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Look at this amazing custom made Atari action figures

22 Nov

custom made atari action figure

Using old G.I. Joe figuresDan Polydoris known as the Chicago Toy Collector picked some classic Activision games from the Atari 2600 and custom made something incredibly amazing. He specifically chose Activision games due to their particularly memorable characters and recognizable box aesthetic, using each character’s color scheme from the game. The results are just awesome!

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Watch Nolan Bushnell answering some questions about Atari

5 Nov

Nolan Bushnell

First of all, if you’re wondering who Nolan Bushnell is, please change blog, because here we’re talking about a man that made history.

So well, who wants to hear the Atari‘s dad answering some questions? Apparently he attended to an Italian video games convention in Milan a couple of weeks ago, and some collector guys (probably the same from this video) had the chance to ask him few questions. It’s a quick one, so enjoy!

Google Images lets you play 1976’s Atari Breakout

14 May

atari breackout

The guys at Google will never stop to amaze us! They just built a brand new easter egg for their Google Images that allows you to play the evergreen classic Breakout, originally released in 1976 by Atari.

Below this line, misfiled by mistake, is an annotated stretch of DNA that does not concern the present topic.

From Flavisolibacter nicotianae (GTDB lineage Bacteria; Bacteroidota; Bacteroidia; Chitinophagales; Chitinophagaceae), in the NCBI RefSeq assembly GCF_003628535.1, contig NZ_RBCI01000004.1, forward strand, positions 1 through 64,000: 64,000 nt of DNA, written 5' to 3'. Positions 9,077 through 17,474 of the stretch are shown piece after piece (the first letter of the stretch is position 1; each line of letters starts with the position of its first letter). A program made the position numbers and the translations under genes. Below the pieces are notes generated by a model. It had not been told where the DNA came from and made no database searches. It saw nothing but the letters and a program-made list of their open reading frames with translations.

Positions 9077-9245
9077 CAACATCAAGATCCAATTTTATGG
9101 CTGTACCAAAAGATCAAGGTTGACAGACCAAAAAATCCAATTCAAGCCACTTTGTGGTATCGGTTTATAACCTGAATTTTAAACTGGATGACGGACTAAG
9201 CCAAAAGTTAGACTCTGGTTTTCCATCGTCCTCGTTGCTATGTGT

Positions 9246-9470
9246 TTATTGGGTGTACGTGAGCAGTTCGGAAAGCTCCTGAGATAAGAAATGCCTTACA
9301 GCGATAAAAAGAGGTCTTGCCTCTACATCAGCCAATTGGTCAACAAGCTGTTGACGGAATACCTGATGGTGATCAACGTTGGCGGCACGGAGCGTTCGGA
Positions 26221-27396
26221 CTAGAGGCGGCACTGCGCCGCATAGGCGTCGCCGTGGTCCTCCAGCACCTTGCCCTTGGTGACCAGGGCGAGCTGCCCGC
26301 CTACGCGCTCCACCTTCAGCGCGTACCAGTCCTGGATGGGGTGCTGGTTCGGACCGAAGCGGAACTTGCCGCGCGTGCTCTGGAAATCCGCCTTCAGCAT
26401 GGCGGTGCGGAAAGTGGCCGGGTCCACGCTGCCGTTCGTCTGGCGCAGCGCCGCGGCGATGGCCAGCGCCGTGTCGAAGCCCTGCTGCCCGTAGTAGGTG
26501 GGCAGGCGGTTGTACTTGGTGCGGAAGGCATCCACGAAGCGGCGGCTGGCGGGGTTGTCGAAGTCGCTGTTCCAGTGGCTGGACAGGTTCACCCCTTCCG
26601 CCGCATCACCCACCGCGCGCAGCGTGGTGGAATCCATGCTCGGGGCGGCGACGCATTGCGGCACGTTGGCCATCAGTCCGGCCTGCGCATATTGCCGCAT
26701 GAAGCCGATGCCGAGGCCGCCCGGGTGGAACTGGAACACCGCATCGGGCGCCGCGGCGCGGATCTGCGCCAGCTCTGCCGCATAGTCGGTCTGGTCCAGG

Just typing “Atari Breakout in the engine will cause the image search results to appear as colorful blocks. And then…you can just play!

You can do it by yourself, but just in case here’s the link.

 

Playing Atari is good for you (?)

4 Feb

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Today Atari’s official Facebook page posted this pic. It’s a thirty-one years old letter (yep, a real paper letter! Didn’t see one of those since forever!) from an Atari player (possibly a 2600/5200 player). The little kid (now turned in some sort of adult, hopefully) was worried about his mum, or better, his mum was worried about his son’s addiction to computer games, saying they’re not healthy. The youngster was asking for some kind of advice to convince his mother that “playing Atari is good for you“.

This letter made us smile a bit, because it could be old-as-hell, but the question is still as relevant today as it was then. Tons of parents (and pseudo-journalists) worried about video games and their influence on younger generations.

Any advice for the (ex)little kid and his mother?